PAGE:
Thanks for the update & notes on your progress! It would be helpful for first-time backers considering re-upping to learn:

      - your candid thoughts on the deviation from your projected timeline (i.e. why the initial estimate was so far off -- what did you not consider?)
      - why you're confident you can finish given another $30k, as opposed to another $45k or $60k or whatever (i.e. what's different this time & why there will not be a third round required).

      We're software people, so we know stuff happens. But the introspection process about planning & scheduling is still usually really helpful in decision-making.

      Thanks & good luck!

    3. Creator Frank Gerhardt on June 23, 2013

      This is the first project I backed and I think asking for second fundraiser is ok. It's not the ideal way but Tim explained openly what he did.

      Everybody knows the situation when you're asked for estimations and then these get turned into deadlines. From the beginning js-git seemed to have very optimistic estimates. I would rather expect 6-12 months to complete a first solid version.

      The communication was really mis, Tim admitted that. But hey, we are all nerds if we are interested in such things as js-git. Who would want a marketing agency polishing every word Tim writes!?

      What I like is that Tim communicated openly and honestly - sometimes too much, never mind.

      I want to have this js-git. I want it! I don't share the vision of a programming environmen for kids, but I want it for offline data in business apps. I want it on mobile phones! Today I use CouchDB/PouchDB but I would prefer js-git. I don't want Tim to quit and call it a mistake.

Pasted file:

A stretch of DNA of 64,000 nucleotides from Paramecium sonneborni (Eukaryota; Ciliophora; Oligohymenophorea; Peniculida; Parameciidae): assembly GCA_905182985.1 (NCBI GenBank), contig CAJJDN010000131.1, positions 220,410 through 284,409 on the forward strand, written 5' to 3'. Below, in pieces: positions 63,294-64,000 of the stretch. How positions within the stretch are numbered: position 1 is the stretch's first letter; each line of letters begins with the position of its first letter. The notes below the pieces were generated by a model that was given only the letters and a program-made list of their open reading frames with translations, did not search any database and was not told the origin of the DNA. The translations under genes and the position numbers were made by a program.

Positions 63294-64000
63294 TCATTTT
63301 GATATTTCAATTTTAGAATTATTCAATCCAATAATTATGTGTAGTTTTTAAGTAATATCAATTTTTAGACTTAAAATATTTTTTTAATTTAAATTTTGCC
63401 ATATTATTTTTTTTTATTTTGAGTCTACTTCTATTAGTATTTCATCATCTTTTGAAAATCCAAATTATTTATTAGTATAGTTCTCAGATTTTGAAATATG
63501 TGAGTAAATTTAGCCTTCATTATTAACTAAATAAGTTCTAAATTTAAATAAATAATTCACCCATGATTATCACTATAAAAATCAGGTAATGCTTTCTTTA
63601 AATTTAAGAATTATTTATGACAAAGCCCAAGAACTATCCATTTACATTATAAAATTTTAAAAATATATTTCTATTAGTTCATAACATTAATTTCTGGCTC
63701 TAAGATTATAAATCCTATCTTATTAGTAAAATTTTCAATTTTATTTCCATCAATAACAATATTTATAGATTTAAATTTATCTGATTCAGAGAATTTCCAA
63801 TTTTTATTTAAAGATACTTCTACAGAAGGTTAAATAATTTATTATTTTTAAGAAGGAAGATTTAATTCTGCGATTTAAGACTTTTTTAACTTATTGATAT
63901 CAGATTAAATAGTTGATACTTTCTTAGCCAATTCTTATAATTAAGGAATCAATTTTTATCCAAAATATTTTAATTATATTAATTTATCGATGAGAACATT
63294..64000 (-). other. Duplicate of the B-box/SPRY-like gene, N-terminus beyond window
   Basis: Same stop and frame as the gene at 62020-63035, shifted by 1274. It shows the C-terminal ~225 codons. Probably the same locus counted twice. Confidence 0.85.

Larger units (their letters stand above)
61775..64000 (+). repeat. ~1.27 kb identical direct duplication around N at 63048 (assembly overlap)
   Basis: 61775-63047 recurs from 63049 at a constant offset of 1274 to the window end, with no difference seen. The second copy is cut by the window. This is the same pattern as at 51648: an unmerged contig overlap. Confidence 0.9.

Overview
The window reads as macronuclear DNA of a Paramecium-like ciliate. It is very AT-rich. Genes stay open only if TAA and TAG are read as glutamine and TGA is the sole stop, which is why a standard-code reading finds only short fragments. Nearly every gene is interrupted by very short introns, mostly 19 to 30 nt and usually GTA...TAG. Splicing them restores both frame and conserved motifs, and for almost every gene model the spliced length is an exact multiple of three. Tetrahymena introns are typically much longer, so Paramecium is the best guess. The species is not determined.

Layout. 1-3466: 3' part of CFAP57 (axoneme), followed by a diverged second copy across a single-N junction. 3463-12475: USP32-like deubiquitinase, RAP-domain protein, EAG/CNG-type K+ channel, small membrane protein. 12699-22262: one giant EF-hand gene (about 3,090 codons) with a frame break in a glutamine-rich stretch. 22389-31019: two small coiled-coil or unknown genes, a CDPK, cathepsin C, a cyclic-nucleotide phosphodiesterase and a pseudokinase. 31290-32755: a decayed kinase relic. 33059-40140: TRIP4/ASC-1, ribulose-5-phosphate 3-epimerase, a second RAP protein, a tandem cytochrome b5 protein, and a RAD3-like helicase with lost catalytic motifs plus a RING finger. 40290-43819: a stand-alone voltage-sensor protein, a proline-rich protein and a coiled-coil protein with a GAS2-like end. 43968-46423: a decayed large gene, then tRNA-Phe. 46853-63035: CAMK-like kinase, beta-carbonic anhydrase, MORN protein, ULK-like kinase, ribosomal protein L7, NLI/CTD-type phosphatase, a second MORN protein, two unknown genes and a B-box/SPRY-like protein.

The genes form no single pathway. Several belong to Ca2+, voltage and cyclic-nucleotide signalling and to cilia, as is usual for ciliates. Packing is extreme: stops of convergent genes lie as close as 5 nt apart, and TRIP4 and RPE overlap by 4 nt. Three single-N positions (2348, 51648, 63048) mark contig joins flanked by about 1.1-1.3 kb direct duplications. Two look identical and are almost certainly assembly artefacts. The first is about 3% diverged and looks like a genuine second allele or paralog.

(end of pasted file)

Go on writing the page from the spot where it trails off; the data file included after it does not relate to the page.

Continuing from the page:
There are for sure companies that have an interest in js-git. All those cloud-based IDEs like Cloud 9 and others. Just imagine Tim would finish it on a small frugal budget and then the Microsofts, IBMs and Oracles integrate js-git for free into their offerings. Then I would be pissed off as a backer and feel really sorry for Tim.

      Free riders can not be avoided in open-source software, but I would like to see some companies taking part in the second fundraiser. Hey, stand up!

      Asking for a competitive compensation is absolutely ok. Looking at the current situation it is rather an entry-level Java programmer salary outside the U.S. That's not ok. Tim deserves a lot more and there are companies benefiting from js-git later that should invest in js-git and Tim.

      Tim also has a choice. He could simply work from some customer on some proprietary software and get a fat pay check every month without worries. He already took a pay cut to work on js-git full time. He exposed himslef as the guy with the idea and the capacity to do it and I'm sure he wants to prove it. I like his motivation, I trust his technical compentence and would like to see him continue in a healthy way, for him, his family and his lawn. That's why I think the second fundraiser is ok.

    4. Creator Frank Gerhardt on June 23, 2013

      This is the first project I backed and I think asking for second fundraiser is ok. It's not the ideal way but Tim explained openly what he did.

      Everybody knows the situation when you're asked for estimations and then these get turned into deadlines. From the beginning js-git seemed to have very optimistic estimates. I would rather expect 6-12 months to complete a first solid version.